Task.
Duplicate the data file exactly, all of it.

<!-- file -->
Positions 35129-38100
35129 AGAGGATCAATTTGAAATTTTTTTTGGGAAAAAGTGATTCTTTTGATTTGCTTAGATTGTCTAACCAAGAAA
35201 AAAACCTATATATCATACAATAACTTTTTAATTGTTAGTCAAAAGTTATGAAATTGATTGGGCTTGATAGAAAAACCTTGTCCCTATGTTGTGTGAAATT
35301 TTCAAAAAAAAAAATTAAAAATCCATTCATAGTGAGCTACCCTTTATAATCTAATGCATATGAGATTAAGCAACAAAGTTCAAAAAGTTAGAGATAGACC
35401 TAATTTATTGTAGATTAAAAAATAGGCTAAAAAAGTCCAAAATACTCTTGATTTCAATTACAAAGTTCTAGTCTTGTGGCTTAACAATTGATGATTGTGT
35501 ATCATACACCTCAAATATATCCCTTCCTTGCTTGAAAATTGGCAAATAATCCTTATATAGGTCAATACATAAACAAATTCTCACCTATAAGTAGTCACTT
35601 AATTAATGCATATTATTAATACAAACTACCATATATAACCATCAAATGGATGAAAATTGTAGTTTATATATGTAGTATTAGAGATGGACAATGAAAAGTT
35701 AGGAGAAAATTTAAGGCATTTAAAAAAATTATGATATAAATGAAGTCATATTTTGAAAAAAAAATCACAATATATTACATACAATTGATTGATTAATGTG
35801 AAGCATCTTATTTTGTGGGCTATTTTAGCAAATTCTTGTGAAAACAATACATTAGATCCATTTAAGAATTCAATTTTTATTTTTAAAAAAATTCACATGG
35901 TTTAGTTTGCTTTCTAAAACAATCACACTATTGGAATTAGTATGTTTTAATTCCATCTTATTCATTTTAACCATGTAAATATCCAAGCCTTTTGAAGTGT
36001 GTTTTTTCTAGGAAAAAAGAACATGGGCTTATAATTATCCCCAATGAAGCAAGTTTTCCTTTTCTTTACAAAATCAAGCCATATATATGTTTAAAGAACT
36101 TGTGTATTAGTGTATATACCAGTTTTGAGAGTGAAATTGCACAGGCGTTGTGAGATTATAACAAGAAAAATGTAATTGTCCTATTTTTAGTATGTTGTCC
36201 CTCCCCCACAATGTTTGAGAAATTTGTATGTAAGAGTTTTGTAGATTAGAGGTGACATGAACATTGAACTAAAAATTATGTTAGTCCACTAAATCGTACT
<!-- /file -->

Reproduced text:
Positions 35129-38100
35129 AGAGGATCAATTTGAAATTTTTTTTGGGAAAAAGTGATTCTTTTGATTTGCTTAGATTGTCTAACCAAGAAA
35201 AAAACCTATATATCATACAATAACTTTTTAATTGTTAGTCAAAAGTTATGAAATTGATTGGGCTTGATAGAAAAACCTTGTCCCTATGTTGTGTGAAATT
35301 TTCAAAAAAAAAAATTAAAAATCCATTCATAGTGAGCTACCCTTTATAATCTAATGCATATGAGATTAAGCAACAAAGTTCAAAAAGTTAGAGATAGACC
35401 TAATTTATTGTAGATTAAAAAATAGGCTAAAAAAGTCCAAAATACTCTTGATTTCAATTACAAAGTTCTAGTCTTGTGGCTTAACAATTGATGATTGTGT
35501 ATCATACACCTCAAATATATCCCTTCCTTGCTTGAAAATTGGCAAATAATCCTTATATAGGTCAATACATAAACAAATTCTCACCTATAAGTAGTCACTT
35601 AATTAATGCATATTATTAATACAAACTACCATATATAACCATCAAATGGATGAAAATTGTAGTTTATATATGTAGTATTAGAGATGGACAATGAAAAGTT
35701 AGGAGAAAATTTAAGGCATTTAAAAAAATTATGATATAAATGAAGTCATATTTTGAAAAAAAAATCACAATATATTACATACAATTGATTGATTAATGTG
35801 AAGCATCTTATTTTGTGGGCTATTTTAGCAAATTCTTGTGAAAACAATACATTAGATCCATTTAAGAATTCAATTTTTATTTTTAAAAAAATTCACATGG
35901 TTTAGTTTGCTTTCTAAAACAATCACACTATTGGAATTAGTATGTTTTAATTCCATCTTATTCATTTTAACCATGTAAATATCCAAGCCTTTTGAAGTGT
36001 GTTTTTTCTAGGAAAAAAGAACATGGGCTTATAATTATCCCCAATGAAGCAAGTTTTCCTTTTCTTTACAAAATCAAGCCATATATATGTTTAAAGAACT
36101 TGTGTATTAGTGTATATACCAGTTTTGAGAGTGAAATTGCACAGGCGTTGTGAGATTATAACAAGAAAAATGTAATTGTCCTATTTTTAGTATGTTGTCC
36201 CTCCCCCACAATGTTTGAGAAATTTGTATGTAAGAGTTTTGTAGATTAGAGGTGACATGAACATTGAACTAAAAATTATGTTAGTCCACTAAATCGTACT